For many people, pets are considered full-fledged members of the family. In some instances, where a person outlives his or her spouse, children, or siblings, their pet is their only family. As a result, it is not unusual for someone to worry about who will take care of their furry friend after they pass away. Luckily, California law provides guidelines for preparing an animal trust for these exact circumstances.
What is an animal trust, and how does it work?
An animal trust (sometimes referred to as a “pet trust”) is an enforceable legal document designed to ensure your pet receives the level of care you would have provided if you had not passed away or become incapacitated.
As part of the trust document, you name one or more persons to act as the trustee. This person will use whatever money or property you transfer into the trust for your pet’s benefit for as long as that pet is living. This person could be a close family member or friend, who may not want to be compensated for their services, or someone you choose based on their ability to provide specific care, who will be compensated. The money you put into the trust will pay all of these direct and indirect pet maintenance expenses and a stipend for the caregiver if you so choose.
Are there different kinds of animal trusts?
Yes, there are two types of trusts generally used in California to provide for pets- a testamentary trust and a statutory trust.
A testamentary trust is an estate planning document which takes effect on your death. You create the trust during your lifetime with the assistance of an experienced estate planning attorney, and the document is placed with your will as part of your estate plan. The trustee you name pays for any necessary expenses and care for the pet for as long as the pet is alive.
The second type of animal trust is a statutory animal trust, which is also created during your lifetime with help from an experienced estate planning attorney. It is called a statutory animal trust because the California Probate Code explicitly affirms the legality of such a trust and defines the rights and responsibilities of the parties.
Section 15212 of the California Probate Code provides that a person can create a trust for the care of a designated domestic or pet animal for the life of the animal. The duration will only be for the life of the pet, even if the trust instrument contemplates a more extended period. Note that the statute uses the singular form of “animal” and the term “domestic” or “pet” is used.
The Probate Code section legally requires your trustee to honor all the terms of trust and allows third parties legal standing to go to court to ensure the terms of the trust are being followed. This provision deals with circumstances in which a trustee fails to properly care for a pet and instead keeps the money for themselves. Should this unfortunate situation occur, the Court may appoint a new trustee and take appropriate action to correct the situation.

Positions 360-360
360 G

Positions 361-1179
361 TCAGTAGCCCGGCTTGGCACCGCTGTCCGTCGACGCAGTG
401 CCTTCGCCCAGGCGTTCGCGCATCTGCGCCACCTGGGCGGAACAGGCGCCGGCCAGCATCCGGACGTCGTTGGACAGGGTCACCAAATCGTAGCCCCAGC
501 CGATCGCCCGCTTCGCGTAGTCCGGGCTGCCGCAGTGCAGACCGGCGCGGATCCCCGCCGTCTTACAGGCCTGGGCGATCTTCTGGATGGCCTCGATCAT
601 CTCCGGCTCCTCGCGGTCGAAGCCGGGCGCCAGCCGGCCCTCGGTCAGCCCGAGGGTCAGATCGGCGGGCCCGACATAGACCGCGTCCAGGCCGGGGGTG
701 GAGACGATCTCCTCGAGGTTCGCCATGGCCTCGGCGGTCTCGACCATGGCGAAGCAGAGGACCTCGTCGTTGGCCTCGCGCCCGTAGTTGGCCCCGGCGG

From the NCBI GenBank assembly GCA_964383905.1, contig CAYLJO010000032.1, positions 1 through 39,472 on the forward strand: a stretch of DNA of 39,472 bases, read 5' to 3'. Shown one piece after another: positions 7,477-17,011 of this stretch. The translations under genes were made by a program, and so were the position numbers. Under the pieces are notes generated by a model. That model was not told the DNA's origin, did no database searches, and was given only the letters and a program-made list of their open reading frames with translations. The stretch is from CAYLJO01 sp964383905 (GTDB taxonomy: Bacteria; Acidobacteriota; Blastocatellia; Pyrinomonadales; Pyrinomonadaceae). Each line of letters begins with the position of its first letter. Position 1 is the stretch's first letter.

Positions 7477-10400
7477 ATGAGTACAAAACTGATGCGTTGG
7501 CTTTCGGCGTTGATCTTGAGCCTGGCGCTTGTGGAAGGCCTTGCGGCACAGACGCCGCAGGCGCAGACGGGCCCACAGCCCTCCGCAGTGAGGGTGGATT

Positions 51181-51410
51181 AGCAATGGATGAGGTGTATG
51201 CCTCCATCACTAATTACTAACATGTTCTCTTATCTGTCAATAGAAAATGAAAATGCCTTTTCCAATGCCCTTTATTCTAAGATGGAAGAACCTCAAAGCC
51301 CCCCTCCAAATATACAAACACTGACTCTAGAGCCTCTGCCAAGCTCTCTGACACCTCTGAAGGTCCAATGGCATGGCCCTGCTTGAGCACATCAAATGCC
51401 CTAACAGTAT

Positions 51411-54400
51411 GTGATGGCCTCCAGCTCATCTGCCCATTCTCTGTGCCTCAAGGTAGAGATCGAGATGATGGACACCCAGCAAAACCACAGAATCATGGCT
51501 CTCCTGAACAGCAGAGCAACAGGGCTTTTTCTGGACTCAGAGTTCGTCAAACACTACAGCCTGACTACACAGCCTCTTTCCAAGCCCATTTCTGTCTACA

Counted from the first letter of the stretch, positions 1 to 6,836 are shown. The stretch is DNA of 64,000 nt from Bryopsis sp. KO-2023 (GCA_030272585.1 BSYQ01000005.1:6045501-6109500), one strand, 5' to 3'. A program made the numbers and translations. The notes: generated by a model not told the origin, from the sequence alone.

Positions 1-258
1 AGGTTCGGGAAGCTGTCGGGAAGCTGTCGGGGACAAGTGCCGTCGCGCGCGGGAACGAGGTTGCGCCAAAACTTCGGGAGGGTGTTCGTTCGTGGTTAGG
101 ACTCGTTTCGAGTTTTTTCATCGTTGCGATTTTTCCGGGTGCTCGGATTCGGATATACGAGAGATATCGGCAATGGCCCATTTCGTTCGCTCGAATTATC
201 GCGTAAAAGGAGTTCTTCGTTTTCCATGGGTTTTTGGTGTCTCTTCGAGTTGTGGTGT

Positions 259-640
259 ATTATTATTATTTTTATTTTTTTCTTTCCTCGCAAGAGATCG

Which animal trust is right for me?
For most people, a statutory animal trust covers all of the necessary circumstances you would likely encounter. You can name yourself the original trustee while you are alive, and then appoint a successor trustee to take over in the event of your death or incapacitation. You can also change the successor trustee for any reason while you are still acting as the primary trustee.
The trust instrument is designed to anticipate and deal with all the situations that may arise during their pet’s life. Even more importantly, it will provide all necessary information to ensure that the likes, dislikes, and routines of your pet are made known and respected. These are important issues because your pet will likely be in unfamiliar surroundings without their primary caregiver, so the ability for your trustee to try and normalize their existing preferences and routines will help your pet deal with your absence.
Another substantial advantage of a statutory animal trust over a testamentary trust is that a statutory trust can be funded during your lifetime, while a testamentary trust cannot be funded until after your death as part of estate administration proceedings. This delay puts the burden on your trustee to front all of the costs until your estate is settled, which can take months or even years.
How is my animal trust funded?
You can fund your animal trust any way you would like, including establishing a separate trust bank account (which you must remember actually to fund) or designating any property you own to the trust. Remember that this does not have to be done prior to death if you prefer to wait and have it funded with a percentage or specific dollar amount of your estate when you pass away. You may even designate the animal trust as the beneficiary of a life insurance policy.
Concern for your pets’ well-being after you are gone is a genuine source of stress and uncertainty. People, no matter what their age or health can take on the responsibility of a new or young pet knowing that the pet will be cared for even when they are not around to do so personally. Thankfully, by contacting an experienced estate planning lawyer, you can take steps to give you peace of mind knowing that your four-legged or feathered friends will be in good hands for the rest of their days.
Disclaimer: This article is intended to provide a general summary of laws in the State of California and should not be construed as a legal opinion nor a complete legal analysis of the subject matter. Noelle Minto is an attorney at NM Law, APC in Tustin, California, a law firm specializing in Trusts & Estates and Business Transactions.